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UFC Fight Night: John Lineker vs Michael McDonald Toe to Toe Preview - A Complete Breakdown

Phil and David break down everything you need to know about a good 'ole fashioned barnburner between Lineker and McDoanld for UFN 91, and everything you don't about which Rocky film this fight will look most like.

Artwork by Phil MacKenzie

The certified slugfest takes the bantamweight division by storm this July 13, 2016 at the Denny Sanford Premier Center in Sioux Falls, South Dakota.

One sentence summary

Phil: One of the many pleasing combinations of bantamweights provides a main event which is well worth your time, honest, guv.

David: A fight that will look like it was written by Stallone himself.


Record: John Lineker 27-7 Michael McDonald 17-3

Odds: John Lineker -160 Michael McDonald +150

History / Introduction to both fighters:

Phil: Michael McDonald was whispered about back in WEC as being one of those kids who was going to take over the sport when he grew up. To be fair, this was no Chris Horodecki / Stefan Struve case of missing the raw athleticism wood for the early-start trees. McDonald was blindingly physical- a bundle of fast twitch muscle, scrambling and power punching. He was a good looking, personable country boy, keying into one of the UFC's most profitable demographics.

So... what happened? I mean, he's fought for an interim belt already, he's still very young, but I honestly don't think he's developed much (if at all) since WEC. Partially this is due to injuries keeping him on the shelf, but largely it's got to be due to his training with his brothers. Essentially he seems to be much the same guy as he ever was. Still dangerous, but flawed.

David: McDonald kind of reminds me of Brian Bowles. That's only a terrible comparison in retrospect, but at the time Bowles had just destroyed Miguel Torres, who himself was lauded the WEC world over. Both guys relied on their power, and both guys always seemed beholden to a stereotype of power punching. Granted, McDonald will never be out of the job, and in jail for drug and weapons charges (can you believe Bowles is 36??) like the former Best Buy brawler, but still. You certainly have to question his ceiling at this point. Granted, we should be too hard on him. After all, he's only lost to Faber and Barao. Barao was in his prime, and Faber has shown he's still got plenty left.

Phil: I'm not sure I ever thought I'd be writing about John Lineker in a main event that wasn't going to be a 5-round Demetrious Johnson blowout, but here we are, and... I'm kind of jazzed about it. The MMA metagame is increasingly populated by recognizable types, but Lineker genuinely stands alone, as a short boulder of angry anger that punches like his opponents guts like they're pinatas full of delicious food.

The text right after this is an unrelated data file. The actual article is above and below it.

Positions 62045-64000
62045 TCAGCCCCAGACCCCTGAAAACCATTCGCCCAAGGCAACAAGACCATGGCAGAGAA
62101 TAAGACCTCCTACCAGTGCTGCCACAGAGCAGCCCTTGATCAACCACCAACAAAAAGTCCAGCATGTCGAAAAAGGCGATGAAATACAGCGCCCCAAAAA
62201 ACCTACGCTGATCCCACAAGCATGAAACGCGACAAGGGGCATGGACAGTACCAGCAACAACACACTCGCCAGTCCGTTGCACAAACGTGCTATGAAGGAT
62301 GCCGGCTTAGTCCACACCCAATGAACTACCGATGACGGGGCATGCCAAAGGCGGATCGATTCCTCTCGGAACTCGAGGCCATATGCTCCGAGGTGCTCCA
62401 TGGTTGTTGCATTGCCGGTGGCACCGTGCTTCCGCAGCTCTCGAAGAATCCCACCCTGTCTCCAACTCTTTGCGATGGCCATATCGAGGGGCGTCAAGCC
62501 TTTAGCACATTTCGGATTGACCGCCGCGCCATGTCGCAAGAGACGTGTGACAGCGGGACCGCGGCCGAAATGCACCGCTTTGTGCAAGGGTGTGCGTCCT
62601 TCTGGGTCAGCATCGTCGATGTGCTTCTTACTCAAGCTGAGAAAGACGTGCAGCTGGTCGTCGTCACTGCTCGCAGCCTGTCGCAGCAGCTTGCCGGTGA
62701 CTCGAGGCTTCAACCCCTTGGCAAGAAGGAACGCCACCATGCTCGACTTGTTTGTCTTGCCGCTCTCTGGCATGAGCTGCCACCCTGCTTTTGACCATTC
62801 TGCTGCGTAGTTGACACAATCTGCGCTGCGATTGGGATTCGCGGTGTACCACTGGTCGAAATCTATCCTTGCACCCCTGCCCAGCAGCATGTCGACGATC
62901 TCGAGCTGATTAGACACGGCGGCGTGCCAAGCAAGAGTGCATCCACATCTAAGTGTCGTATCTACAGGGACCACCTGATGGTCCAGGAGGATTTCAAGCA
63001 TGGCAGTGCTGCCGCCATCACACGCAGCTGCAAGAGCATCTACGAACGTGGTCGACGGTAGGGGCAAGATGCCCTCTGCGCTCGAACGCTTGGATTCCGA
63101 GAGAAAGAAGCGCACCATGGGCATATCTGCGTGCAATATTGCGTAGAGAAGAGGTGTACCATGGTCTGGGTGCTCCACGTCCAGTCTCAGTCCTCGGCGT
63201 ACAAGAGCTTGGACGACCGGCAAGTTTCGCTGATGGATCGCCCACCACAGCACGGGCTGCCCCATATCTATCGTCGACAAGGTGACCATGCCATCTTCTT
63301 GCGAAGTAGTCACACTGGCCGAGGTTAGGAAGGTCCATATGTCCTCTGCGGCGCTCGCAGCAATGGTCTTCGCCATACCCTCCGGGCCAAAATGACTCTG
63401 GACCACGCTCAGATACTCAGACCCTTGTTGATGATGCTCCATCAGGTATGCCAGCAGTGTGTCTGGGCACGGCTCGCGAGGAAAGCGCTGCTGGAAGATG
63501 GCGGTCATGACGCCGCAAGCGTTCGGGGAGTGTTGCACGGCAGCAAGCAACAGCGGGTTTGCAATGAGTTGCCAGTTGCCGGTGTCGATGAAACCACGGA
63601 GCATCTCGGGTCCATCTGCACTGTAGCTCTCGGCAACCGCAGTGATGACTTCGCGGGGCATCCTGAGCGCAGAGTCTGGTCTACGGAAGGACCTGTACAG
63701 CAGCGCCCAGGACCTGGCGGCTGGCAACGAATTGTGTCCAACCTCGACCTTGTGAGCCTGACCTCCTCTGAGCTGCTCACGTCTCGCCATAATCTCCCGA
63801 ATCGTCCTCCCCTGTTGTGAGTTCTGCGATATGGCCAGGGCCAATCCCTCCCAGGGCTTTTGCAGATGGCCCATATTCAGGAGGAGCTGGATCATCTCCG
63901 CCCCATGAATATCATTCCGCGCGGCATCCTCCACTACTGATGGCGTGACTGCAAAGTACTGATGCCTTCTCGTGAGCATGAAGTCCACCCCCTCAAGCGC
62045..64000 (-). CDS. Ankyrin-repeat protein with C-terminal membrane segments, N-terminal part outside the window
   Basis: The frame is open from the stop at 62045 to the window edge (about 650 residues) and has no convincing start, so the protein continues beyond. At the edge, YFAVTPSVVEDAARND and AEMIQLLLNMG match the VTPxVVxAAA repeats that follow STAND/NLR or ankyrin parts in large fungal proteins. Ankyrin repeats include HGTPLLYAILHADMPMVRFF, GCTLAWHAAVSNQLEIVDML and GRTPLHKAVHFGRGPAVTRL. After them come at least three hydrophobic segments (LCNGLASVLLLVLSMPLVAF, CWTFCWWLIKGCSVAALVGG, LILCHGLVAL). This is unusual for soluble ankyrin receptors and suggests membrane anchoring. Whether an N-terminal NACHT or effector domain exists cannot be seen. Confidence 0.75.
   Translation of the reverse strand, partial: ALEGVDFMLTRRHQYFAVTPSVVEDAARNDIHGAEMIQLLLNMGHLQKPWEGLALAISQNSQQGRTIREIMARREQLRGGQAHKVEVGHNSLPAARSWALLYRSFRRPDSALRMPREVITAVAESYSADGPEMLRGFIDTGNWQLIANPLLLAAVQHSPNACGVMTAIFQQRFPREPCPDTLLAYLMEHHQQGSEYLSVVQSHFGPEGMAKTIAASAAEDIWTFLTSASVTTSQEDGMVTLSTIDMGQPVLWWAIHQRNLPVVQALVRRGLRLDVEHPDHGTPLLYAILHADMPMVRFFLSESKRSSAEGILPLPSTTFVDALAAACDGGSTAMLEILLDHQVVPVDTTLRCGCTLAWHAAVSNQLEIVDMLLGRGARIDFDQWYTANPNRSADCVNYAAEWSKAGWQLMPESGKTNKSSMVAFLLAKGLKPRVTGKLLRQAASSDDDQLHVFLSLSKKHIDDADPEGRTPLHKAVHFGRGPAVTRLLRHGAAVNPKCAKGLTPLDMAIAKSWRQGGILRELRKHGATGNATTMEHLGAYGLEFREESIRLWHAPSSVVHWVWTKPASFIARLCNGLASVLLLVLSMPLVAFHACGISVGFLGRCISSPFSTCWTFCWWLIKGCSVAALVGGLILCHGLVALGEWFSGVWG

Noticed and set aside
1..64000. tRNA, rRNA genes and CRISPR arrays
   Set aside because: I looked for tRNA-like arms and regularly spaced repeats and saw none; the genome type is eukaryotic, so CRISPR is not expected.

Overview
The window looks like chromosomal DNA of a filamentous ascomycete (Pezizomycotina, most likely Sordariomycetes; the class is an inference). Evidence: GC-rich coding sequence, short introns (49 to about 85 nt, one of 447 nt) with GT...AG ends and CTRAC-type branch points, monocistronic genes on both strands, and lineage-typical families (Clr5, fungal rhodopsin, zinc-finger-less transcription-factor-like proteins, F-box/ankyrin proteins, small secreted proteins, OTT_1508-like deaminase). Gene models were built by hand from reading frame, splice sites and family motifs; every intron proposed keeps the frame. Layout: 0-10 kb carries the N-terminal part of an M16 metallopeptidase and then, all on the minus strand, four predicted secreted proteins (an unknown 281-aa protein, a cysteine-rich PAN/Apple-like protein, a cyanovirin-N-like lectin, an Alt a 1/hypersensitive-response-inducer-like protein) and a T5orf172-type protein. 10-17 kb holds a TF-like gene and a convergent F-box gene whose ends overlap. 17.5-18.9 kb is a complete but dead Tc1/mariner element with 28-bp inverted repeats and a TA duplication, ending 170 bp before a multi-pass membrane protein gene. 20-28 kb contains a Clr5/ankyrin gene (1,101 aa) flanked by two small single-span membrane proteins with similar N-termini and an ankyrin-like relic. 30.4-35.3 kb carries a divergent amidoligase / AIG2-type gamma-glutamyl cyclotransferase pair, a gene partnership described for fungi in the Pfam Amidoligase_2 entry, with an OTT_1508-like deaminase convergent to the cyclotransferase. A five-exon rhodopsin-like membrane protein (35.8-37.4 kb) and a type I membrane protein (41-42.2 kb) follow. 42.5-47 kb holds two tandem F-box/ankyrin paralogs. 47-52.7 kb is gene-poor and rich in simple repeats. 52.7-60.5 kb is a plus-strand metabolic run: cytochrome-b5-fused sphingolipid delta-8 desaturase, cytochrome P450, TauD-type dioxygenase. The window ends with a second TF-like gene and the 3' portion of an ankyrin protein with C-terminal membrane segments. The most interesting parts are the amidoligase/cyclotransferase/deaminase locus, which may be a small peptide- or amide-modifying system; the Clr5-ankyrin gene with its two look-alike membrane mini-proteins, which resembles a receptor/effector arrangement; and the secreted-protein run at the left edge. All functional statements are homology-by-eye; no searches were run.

He ate his way out of flyweight, but his short stature hasn't hurt him thus far at bantamweight. In fact, all it's done is make the visual of this squat tank chasing people around the octagon more amusing.

David: It took me awhile to appreciate Lineker's Hulk Smash method of fighting. The weight cutting bothered me I guess, and so I always took it as a sign of his inevitable crash. Like a more stable Diego Brandao, but with a similar career. It wasn't until the Rivera fight that I began to "see the light". And by that I mean feverishly munch popcorn relishing the sheer joy of the pugilistic slaughter. Can he take those fists of fury all the way to the top though?

What's at stake?

Phil: The upper ends of bantamweight are unbooked. Caraway is demanding a title shot, Dillashaw just beat Assuncao, and Garbrandt just beat Almeida. Any one of those guys would be a possibility for the winner. More than that, this fight cements what bantamweight is increasingly good at- producing guaranteed action fights with fighters that will likely be present in the org for a while to come. Putting them as headliners is a solid investment.

David: More than hardware, I'd argue longevity. Rare fights have the ability to do rare damage. Think JDS/Cain (well, if you ignore their recent performances that debunk that narrative), Ward/Gatti, et cetera. I'm not sold on this fight being a Mortal Kombat fatality sequence, but there will certainly be sequences that challenge the biological principles of the phoenix.

Where do they want it?

Phil: McDonald is primarily a counter boxer. He has a clean and neatly chambered bolt of a right hand, a slightly less technical left hook, a right uppercut and a fairly quick right round kick to the body. He also likes to stop takedowns and step-ins from shorter opponents with a stepping knee. Despite looking skinny, pasty and underwhelming, he's a genuinely great athlete for the division and hits like a truck. He has vicious killer instinct and can hit some wonderful sprint-grappling submissions. .